The Dust Bowl was a decade-long catastrophe that swept up 100 million acres of topsoil in Oklahoma, Texas, Kansas, Colorado and New Mexico. Several concurrent factors caused the Dust Bowl—rising wheat prices, a series of unusually rainy years, and generous federal farm policies prompting a land boom. Encouraged by improved cultivation methods and cheap land, thousands of Americans flooded the southern Plains to raise grain and cattle, chasing the American dream of owning land and securing their future.
This lesson explores the history and economics of the Dust Bowl years. Students will examine the history of settlement in the Great Plains and analyze the farm practices that turned grasslands and wilderness into cropland. Students will analyze supply-demand-price charts matching their rise and fall to major events and examine the impact on farmers and the U.S. economy. In a culminating activity, students will compile their data into a documentary presentation.
The student will:
- Describe the importance of the southern Plains in the early 20th century.
- Analyze the effects of mechanized agriculture on wheat production in the 1910s, 1920s, and 1930s.
- Analyze the effects of the Dust Bowl on wheat production in the early 20th century.
- Develop research skills for locating and analyzing information.
- Formulate a podcast documentary examining the effects of the Dust Bowl on wheat production and farmers’ livelihoods in the 1930s.
Provide a brief introduction to the lesson and this activity by telling students that they will explore the history and economics of the Dust Bowl. They will be viewing key
segments from the Ken Burns film, THE DUST BOWL, that describe the boom and bust years from 1910–1937. This information will help them produce their documentaries.
- Distribute the “Video Notes/Graphic Organizer” handout to all students.
- Have students review all the video segments and take notes on the organizer either in class or as homework.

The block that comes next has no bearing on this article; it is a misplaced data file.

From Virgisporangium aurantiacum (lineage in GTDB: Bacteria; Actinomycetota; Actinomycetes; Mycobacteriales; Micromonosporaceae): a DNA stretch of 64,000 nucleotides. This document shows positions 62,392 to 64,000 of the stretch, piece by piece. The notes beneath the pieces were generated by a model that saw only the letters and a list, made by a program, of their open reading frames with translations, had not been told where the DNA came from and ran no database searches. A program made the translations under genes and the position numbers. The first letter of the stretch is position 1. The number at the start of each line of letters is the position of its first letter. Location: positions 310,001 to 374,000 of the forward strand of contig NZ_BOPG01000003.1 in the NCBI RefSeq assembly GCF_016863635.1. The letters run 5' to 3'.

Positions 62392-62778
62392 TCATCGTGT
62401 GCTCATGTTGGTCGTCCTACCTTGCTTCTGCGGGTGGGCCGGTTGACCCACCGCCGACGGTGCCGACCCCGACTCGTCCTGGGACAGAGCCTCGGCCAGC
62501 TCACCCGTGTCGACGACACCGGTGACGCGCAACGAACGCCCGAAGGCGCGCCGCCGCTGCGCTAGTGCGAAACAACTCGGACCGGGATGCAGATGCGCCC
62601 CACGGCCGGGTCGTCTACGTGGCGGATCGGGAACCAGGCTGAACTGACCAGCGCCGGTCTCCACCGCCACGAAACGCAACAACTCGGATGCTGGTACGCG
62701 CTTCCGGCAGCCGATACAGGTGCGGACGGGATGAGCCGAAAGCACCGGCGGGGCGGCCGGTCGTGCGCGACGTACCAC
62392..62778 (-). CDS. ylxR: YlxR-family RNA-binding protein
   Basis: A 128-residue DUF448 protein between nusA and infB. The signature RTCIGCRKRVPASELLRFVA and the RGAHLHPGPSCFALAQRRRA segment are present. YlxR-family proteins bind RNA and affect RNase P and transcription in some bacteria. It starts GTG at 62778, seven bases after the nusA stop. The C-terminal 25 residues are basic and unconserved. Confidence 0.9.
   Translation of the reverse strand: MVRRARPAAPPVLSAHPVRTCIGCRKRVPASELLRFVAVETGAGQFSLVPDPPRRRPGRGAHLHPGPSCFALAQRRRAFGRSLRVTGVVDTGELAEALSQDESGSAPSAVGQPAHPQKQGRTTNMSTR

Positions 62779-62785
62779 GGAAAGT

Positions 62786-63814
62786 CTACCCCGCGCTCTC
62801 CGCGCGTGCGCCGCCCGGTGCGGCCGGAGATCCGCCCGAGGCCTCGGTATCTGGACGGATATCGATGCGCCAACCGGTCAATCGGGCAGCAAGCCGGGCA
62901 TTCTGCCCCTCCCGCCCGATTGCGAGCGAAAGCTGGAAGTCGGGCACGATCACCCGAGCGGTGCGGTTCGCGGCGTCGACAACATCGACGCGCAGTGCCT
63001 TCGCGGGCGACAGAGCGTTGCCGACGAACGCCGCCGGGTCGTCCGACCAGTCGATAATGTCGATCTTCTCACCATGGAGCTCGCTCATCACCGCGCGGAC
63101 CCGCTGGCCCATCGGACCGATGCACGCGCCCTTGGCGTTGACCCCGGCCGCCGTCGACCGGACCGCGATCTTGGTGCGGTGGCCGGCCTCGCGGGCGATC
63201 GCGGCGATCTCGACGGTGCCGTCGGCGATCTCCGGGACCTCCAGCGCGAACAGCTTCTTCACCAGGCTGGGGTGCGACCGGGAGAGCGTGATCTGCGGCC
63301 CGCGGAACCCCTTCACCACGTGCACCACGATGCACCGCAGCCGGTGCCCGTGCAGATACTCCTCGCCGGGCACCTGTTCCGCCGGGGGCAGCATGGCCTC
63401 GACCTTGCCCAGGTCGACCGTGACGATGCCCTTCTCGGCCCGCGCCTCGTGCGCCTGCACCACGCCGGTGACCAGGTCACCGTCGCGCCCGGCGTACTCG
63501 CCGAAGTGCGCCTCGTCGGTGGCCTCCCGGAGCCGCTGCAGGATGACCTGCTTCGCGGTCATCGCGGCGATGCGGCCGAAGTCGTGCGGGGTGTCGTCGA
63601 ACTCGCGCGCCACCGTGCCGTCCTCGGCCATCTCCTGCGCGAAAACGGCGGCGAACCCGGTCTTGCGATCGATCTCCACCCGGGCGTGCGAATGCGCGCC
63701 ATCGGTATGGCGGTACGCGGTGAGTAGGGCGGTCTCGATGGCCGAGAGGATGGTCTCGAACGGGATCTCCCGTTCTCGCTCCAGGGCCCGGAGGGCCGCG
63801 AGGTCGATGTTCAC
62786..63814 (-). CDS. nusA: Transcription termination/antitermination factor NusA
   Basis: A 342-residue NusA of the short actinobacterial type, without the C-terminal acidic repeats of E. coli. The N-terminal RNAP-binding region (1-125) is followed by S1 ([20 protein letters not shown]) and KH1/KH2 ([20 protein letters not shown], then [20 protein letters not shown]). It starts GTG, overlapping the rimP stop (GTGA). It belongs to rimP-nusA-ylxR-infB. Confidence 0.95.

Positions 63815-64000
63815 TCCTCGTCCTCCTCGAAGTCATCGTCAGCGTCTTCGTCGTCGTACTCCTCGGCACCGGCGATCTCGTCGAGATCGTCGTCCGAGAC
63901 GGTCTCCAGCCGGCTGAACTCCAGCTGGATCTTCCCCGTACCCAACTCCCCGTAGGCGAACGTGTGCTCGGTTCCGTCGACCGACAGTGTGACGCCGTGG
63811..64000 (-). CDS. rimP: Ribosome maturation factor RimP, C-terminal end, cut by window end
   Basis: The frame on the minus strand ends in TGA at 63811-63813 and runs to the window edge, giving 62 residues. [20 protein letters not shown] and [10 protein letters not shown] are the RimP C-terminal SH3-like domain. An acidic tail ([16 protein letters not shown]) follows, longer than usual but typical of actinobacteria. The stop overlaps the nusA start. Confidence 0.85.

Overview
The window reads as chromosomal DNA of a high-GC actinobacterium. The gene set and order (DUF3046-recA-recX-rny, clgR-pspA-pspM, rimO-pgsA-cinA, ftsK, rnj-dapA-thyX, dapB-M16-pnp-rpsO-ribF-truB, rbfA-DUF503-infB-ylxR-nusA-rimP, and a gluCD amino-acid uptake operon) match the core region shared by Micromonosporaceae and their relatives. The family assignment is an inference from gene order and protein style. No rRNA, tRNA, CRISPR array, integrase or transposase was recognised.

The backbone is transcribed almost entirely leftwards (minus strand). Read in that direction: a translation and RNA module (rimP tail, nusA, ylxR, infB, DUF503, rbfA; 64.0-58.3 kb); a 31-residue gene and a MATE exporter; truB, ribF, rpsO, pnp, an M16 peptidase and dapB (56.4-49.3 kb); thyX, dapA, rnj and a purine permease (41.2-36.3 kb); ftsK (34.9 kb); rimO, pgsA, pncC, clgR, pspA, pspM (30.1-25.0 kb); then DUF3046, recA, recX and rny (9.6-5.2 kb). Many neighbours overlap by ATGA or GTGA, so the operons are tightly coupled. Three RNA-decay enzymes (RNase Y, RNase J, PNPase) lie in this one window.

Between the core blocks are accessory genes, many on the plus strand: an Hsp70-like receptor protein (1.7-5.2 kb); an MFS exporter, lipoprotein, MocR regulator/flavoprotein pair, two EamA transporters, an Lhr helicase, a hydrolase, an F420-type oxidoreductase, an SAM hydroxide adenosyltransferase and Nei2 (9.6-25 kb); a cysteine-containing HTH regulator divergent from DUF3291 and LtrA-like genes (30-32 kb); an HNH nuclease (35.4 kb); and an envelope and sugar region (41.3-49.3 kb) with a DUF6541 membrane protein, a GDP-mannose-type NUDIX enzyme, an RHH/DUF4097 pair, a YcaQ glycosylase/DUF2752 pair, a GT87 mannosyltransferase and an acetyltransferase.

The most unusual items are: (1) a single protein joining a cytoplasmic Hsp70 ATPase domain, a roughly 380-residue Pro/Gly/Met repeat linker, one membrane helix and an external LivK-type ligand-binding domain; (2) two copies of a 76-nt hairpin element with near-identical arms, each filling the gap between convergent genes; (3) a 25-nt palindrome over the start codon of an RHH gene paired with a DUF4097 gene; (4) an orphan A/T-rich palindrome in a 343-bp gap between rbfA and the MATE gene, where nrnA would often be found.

- Review the following discussion questions with the class:
- Describe the character of southern Plains from the accounts you heard in the
first video segment. What aspects about these descriptions seem consistent?
What aspects seem to be contradictory?
- How was agriculture in the United States changing in the early part of
the 20th century?
- Describe the overall effects of the Great Depression on people of the
southern Plains. How did government and farmers try to address the
- How did the drought of the 1930s compound the problems for southern
- Describe the character of southern Plains from the accounts you heard in the
Main Activity Part I—Chart Analysis:
In this activity, students will graphically track the supply, demand, and price of wheat for the years 1910–1940.
- Divide students into groups of three or four.
- Distribute the “Wheat Production Charts” to all students.
- Have them review the charts and answer the discussion questions.
- Review all discussion questions with the entire class.
Main Activity Part II—Producing the Documentary:
In this activity, students will combine the information they’ve gathered from the video segments and their chart analysis on wheat production and develop a small documentary of the event. You can decide whether to have students present their documentaries in outline form, as a slide presentation, a webpage, podcast, or video documentary.
- Divide the class into small groups or keep the same groups as before.
- Distribute the “Producing Your Documentary” handout to each group.
- Review the instructions and address any questions students might have.
- Provide time for students to complete their documentaries.
- Present in class.
- Post online.
- Have a community night for presentations to parents and community members.
- Quality of completed “Video Notes” and “Chart Analysis” handouts.
- Evaluate students’ documentaries on their construction, including historical accuracy, spelling and grammar, aesthetic aspects of the presentation, etc. A sample rubric that can be used as is or adapted to meet the teacher’s needs is included at the end of the lesson.
- Have students write a reflective essay at the conclusion of the project on the creation of their documentary and the experience of presenting it to an audience.
- Have students use a similar method of research to document other “boom and bust” periods in the past. Examples might be the 17th century Tulipmania, U.S. Roaring 20s/Great Depression (1920–1939), Asian financial crisis (1997), U.S. technology boom/bust (1991–2001) or U.S. housing collapse (2007). Have students research news articles that discuss the boom and bust periods and find corresponding economic charts to support their findings. Analysis can be nadopted from the discussion questions included in this lesson.
Related Academic Standards:
This lesson meets the following standards set by the Mid-Continent Research for Education and Learning (McRel) (http://www.mcrel.org/compendium/browse.asp).